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Darius Milhaud (1892-1974) Chamber Music 1917-1966 Polytonality and the Infinity Series

Ensemble Polytonaal
Channel Classics CCS 13998 [73 mins]

Per Norgard
(b.1932) Sea Drift and Chamber Music
Koch Schwann 3-6765-2 [75'36"]
Reviewed by Peter Grahame Woolf in Classical London #65 Oct 2001

The Dutch group Ensemble Polytonaal was formed for Milhaud's centenary in
1992, when these newly released performances were recorded. Their name
epitomises Darius Milhaud's espousal of polytonality as a way to escape the
impasse which confronted composers who saw the need for change yet were
uncomfortable with atonality. He was influenced by Debussy and admired
Satie, abhorring the influence of Wagner in France. In Brazil he added South
American folk elements to the brew, and jazz elements also contribute to Milhaud's
characteristic and easily recognisable musical language, which stood him
in good stead for decades of happy productivity; the latest work collected
here is Op. 417, a piano quartet of 1966.

This is a fair selection, with several of the works here making good musical
accompaniment to a meal, an admission which the composer would perhaps not
deplore. The well-known Suite for violin, clarinet & piano (1936), based
on a film score, is typically cheerful and unpretentious music. Of two
string sonatas, I liked better the 2nd for Violin of 1917; in the 2nd for Viola
(1944) that less assertive instrument is a little overwhelmed at times by
the piano - but I prefer imbalance to be in that direction. Of two piano
quartets, that of 1966 is by turns lyrical and explosively rumbustious, and
the early Sonata with flute, oboe and clarinet (1918) is particularly
engaging. It explores moods from tranquil to joyous, and funereal to cacophonous
(Milhaud premieres often led to violent disorder in those far away times when
audiences were unafraid to express strong feelings). This was my favourite of a
well-varied programme, which is, however, probably best heard not straight through. This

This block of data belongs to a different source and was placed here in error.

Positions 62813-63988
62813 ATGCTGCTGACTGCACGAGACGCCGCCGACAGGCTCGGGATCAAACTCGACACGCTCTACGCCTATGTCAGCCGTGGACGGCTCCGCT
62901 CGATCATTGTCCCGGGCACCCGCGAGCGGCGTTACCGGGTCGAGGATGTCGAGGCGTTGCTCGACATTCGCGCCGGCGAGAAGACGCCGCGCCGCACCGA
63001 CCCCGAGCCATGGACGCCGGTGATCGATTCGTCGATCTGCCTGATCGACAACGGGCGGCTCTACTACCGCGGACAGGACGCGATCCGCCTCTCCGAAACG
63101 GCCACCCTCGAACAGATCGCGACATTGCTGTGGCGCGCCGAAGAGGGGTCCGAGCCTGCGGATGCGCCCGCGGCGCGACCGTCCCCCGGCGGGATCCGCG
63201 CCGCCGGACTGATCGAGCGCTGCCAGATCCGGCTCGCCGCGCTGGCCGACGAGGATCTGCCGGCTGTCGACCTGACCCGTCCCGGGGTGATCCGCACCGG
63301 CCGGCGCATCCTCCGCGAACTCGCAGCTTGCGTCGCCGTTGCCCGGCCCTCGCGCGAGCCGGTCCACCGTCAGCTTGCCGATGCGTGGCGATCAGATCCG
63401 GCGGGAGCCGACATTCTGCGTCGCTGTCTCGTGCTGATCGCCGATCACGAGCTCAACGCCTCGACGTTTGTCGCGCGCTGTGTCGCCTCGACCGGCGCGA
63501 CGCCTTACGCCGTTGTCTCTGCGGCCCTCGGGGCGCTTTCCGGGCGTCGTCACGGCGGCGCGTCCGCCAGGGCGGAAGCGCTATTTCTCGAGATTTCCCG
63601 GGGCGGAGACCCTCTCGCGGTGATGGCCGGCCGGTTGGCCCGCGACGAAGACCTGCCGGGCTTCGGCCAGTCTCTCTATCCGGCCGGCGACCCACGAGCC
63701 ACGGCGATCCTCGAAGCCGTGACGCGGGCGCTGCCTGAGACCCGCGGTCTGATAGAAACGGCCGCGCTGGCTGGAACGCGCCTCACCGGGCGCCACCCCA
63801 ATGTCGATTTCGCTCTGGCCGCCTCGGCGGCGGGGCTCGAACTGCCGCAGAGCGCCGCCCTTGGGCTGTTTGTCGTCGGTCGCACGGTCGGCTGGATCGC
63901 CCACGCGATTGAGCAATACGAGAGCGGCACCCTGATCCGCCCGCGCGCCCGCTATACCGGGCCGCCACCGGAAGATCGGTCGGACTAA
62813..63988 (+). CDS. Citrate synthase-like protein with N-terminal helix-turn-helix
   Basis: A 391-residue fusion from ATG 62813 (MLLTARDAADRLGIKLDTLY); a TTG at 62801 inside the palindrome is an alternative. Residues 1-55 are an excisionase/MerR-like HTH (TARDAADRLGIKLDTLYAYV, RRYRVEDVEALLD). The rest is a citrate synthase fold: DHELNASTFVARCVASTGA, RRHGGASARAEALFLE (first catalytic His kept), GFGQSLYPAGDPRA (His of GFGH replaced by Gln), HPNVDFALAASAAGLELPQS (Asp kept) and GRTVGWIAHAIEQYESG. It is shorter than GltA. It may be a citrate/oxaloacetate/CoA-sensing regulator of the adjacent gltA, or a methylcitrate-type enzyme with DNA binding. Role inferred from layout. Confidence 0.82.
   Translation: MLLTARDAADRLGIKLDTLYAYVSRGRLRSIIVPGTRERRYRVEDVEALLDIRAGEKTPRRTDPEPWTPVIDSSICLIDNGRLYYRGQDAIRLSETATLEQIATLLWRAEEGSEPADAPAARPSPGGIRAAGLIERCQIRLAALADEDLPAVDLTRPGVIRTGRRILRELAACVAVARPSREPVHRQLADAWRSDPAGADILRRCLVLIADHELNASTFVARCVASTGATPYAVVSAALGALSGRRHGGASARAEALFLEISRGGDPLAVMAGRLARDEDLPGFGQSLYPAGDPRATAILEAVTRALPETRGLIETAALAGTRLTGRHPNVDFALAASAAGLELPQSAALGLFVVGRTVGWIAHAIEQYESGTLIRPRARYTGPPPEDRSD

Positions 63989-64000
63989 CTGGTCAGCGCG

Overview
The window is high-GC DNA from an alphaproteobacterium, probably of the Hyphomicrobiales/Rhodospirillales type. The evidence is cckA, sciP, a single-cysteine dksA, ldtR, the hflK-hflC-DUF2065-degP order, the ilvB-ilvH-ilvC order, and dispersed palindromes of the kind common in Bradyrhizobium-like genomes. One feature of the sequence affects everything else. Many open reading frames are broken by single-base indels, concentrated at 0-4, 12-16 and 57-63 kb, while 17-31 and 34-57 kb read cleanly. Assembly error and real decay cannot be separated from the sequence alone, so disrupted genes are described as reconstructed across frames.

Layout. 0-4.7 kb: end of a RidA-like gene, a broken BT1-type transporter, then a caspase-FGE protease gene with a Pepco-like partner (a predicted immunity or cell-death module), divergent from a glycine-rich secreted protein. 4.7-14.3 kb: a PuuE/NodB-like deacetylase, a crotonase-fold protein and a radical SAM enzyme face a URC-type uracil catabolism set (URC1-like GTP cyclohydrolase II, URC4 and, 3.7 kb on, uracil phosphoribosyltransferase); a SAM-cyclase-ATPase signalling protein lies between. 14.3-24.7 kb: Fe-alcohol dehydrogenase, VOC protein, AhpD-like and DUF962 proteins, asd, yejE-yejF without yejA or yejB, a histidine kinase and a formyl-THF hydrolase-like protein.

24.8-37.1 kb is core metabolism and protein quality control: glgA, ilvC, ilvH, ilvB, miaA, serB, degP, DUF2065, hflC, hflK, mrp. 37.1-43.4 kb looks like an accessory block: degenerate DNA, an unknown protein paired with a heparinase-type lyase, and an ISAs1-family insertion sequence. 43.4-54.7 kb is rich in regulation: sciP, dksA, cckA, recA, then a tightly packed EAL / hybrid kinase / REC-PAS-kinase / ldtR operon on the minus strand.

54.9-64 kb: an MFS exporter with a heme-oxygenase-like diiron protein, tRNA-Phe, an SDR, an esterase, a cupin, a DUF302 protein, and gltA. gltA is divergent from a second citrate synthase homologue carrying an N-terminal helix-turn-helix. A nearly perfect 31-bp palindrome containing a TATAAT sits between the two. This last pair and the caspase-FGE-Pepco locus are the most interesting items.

belated release is satisfactorily recorded in the main and should assist
revaluation of a dauntingly comprehensive oeuvre of music in every
imaginable genre by a composer who enjoyed his life in music and has given a lot of

Per Norgard
forged a complex musical language based on his invention of an
'infinity series' which has proved serviceable for creating music which is
for listeners who know nothing of Fibonacci sequences and fractals (see also
my review of one of his operas at
http://www.musicweb.uk.net/classrev/2000/nov00/norgard.htm ). His first
mentor was Vagn Holmboe and he himself has taught many of the most
distinguished Danish composers of today. This CD repays closest attention.
The flute figures prominently, with an early student Suite Op 5 easy to
and reflecting Holmboe's polyphonic predilections with baroque and folk
influences. Mating Dance for flute and guitar (1977) has a male (courting)
flute dancing around an (at first) indifferent female (guitar). Tjampuan (1992) is an important contribution to the limited violin and cello repertoire, with the infinite
tone row 'poured into interwoven groups of fifths'. Spell for clarinet,
cello and piano trio (1973) holds the attention effortlessly with its magically
flowing modified repetitions, distantly related to Reich's 'phase music',
but far more interesting and evocative; unique and a real gem.

Sea Drift (1978, 22 mins) is a setting of Walt Whitman - his Leaves of Grass
a rich quarry for Delius, Hindemith and others. I bought the complete
collection of poems as a student after becoming captivated by the Delius as interpreted
by Beecham, and that large scale choral and orchestral lament is imprinted
on my impressionable youthful memory indelibly. Norgard takes the central
image of a pair of sea birds, one inconsolable after its partner fails to
return, and makes it an impassioned, anguished cry of protest for every
human loss. Norma Enns deals valiantly and really very successfully with
impossible demands upon a high, dramatic soprano voice, but no-one could articulate
some of the (fragmented) phrases Norgard sets as he compels her at times
to scream in a way that is appropriate to the context, but likely to
alienate some listeners. She is supported by all the instruments mentioned above
(plus percussion), piccolo having the last despairing word. It is unforgettable
and I love it. Overall this is well judged, intelligent programming, but
I think there is a lot to be said for approaching these very different works
in reverse order, finishing with the almost intolerable intensity of Sea

Well played and recorded in Hamburg, with a good essay about the
composer, yes, I recommend this CD strongly.

© Peter Grahame Woolf